• 6.
    Wahlström, Emmie
    et al.
    Mälardalen University, School of Health, Care and Social Welfare, Health and Welfare.
    Landerdahl Stridsberg, Sara
    Mälardalen University.
    Larsson, Camilla
    Mälardalen University.
    Stier, Jonas
    Mälardalen University, School of Health, Care and Social Welfare, Health and Welfare.
    School health professionals' understanding of culture: a scoping review protocol2023In: BMJ Open, E-ISSN 2044-6055, Vol. 13, no 11, article id e077134Article in journal (Refereed)
    Abstract [en]

     Introduction:  Culture is highlighted in previous research as important in encounters where health professionals and children do not share a language or culture. In these encounters, culture is described as mainly related to the child, whereas the health professionals' understanding of their own culture as impacting the encounter tends to be left out. To clarify how culture is understood and conceptualised among professionals, it is of relevance to collate previous research on health professionals' understanding of culture. In the scoping review that this protocol describes, we aim to focus on the context of the school health services, being a context accessible to many children in their everyday life. The aim of the review will be to identify, describe and analyse previous research concerning school health professionals' (ie, school nurses, school social workers, school doctors and school psychologists) understanding of culture.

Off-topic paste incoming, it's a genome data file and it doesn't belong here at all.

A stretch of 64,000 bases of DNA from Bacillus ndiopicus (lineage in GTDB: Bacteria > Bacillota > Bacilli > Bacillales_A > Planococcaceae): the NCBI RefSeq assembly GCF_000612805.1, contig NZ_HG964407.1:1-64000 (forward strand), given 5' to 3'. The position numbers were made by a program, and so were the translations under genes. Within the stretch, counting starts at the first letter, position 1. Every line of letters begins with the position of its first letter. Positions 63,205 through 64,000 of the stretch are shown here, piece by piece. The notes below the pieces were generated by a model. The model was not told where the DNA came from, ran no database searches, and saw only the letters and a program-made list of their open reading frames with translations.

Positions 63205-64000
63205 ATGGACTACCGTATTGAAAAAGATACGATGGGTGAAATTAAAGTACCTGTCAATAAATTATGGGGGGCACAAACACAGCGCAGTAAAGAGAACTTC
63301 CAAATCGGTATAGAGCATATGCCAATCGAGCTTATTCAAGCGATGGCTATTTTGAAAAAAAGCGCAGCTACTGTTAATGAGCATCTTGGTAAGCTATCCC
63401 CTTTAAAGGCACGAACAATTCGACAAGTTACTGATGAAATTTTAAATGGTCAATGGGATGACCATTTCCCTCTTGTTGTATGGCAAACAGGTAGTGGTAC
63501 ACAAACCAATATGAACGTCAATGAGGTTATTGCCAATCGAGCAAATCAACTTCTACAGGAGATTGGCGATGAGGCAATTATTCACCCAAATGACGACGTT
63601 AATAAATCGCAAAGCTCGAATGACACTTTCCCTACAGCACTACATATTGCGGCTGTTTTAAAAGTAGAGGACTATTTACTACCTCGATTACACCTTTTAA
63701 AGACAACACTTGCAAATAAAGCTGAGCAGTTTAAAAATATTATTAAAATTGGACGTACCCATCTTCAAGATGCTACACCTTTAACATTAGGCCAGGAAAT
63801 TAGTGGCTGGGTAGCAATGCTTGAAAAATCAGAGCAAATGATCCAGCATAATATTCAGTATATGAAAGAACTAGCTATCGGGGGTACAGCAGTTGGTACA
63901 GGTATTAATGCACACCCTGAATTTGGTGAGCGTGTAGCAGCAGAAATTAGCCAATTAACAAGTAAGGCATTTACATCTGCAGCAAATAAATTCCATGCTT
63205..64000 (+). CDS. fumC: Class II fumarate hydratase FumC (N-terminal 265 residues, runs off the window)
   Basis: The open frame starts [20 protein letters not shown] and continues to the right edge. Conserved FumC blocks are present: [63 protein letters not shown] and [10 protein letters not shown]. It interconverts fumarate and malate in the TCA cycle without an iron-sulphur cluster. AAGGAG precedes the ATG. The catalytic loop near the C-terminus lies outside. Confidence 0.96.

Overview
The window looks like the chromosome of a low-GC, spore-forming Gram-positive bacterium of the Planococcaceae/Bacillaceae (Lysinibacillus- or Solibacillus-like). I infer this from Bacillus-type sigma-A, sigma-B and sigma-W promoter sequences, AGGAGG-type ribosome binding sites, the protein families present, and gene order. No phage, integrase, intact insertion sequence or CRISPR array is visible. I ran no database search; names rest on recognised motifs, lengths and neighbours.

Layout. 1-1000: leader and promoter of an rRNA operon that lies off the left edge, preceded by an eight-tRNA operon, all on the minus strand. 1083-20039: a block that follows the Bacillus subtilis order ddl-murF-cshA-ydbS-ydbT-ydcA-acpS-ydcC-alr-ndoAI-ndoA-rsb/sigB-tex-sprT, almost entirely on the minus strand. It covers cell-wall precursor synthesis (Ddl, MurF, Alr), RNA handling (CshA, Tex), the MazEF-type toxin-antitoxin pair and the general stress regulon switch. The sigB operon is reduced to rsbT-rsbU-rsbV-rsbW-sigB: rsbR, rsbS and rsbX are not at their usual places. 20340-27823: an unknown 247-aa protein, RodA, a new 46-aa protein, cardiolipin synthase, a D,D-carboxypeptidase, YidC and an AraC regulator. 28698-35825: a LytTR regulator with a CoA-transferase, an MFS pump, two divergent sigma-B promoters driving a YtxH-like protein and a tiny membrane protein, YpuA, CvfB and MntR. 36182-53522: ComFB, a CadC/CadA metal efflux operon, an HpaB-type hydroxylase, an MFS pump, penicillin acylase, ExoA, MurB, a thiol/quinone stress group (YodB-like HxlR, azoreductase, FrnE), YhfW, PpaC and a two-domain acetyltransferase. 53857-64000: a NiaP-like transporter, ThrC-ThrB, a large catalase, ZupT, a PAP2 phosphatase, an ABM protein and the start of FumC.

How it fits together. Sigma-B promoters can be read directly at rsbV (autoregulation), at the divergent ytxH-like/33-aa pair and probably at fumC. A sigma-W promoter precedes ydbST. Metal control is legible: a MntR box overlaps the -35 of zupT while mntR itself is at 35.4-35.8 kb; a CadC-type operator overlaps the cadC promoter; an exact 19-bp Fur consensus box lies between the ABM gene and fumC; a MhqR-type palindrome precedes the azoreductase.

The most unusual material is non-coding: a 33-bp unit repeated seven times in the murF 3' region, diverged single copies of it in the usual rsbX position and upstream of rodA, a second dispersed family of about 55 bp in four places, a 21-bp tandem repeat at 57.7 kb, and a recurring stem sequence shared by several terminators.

Methods and analysis:  This scoping review will be guided by the methodology described by Peters et al and Khalil et al. Searches will be conducted in Scopus, PubMed, Cinahl Plus, SocIndex, Sociological Abstracts, Social Services Abstracts, APA PsycInfo, APA PsycArticles, Web of Science and Applied Social Sciences Index & Abstracts (ASSIA). Any published scientific papers focusing on school health professionals' understanding of culture (conceptualised through a variety of related terms) and school health services conducted within the last 10 years (2013-2023) will be included. Two reviewers will independently screen all titles and abstracts for inclusion. Two reviewers will conduct the screening of full-text documents and the extraction of information. Qualitative content analysis as well as discourse analysis will be employed.

     Ethics and dissemination:  Ethical approval is not required for this study. The findings will be disseminated through peer review publication as well as presentation at conferences and to relevant stakeholders.

  • 7.
    Wamala Andersson, Sarah
    et al.
    Mälardalen University, School of Health, Care and Social Welfare, Health and Welfare.
    Richardson, Matt
    Mälardalen University, School of Health, Care and Social Welfare, Health and Welfare.
    Landerdahl Stridsberg, Sara
    Mälardalen University.
    Ehn, Maria
    Mälardalen University, School of Innovation, Design and Engineering, Embedded Systems.
    Oklar effekt av digital nattillsyn2021In: Dagens arenaArticle in journal (Other (popular science, discussion, etc.))
  • 8.
    Wamala, Sarah
    et al.
    Mälardalen University, School of Health, Care and Social Welfare, Health and Welfare.
    Richardson, Matt X.
    Mälardalen University, School of Health, Care and Social Welfare, Health and Welfare.
    Landerdahl Stridsberg, Sara
    Mälardalen University.
    Ryan, J.
    School of Medical and Health Sciences, Edith Cowan University, Perth, Australia.
    Sukums, F.
    Directorate of Information and Communication Technology, Muhimbili University of Health and Allied Sciences, Dar es Salaam, Tanzania.
    Goh, Y. -S
    Alice Lee Centre for Nursing Studies, National University of Singapore, Singapore, Singapore.
    Artificial Intelligence and Precision Health Through Lenses of Ethics and Social Determinants of Health: Protocol for a State-of-the-Art Literature Review2023In: JMIR Research Protocols, E-ISSN 1929-0748, Vol. 12, article id e40565Article in journal (Refereed)
    Abstract [en]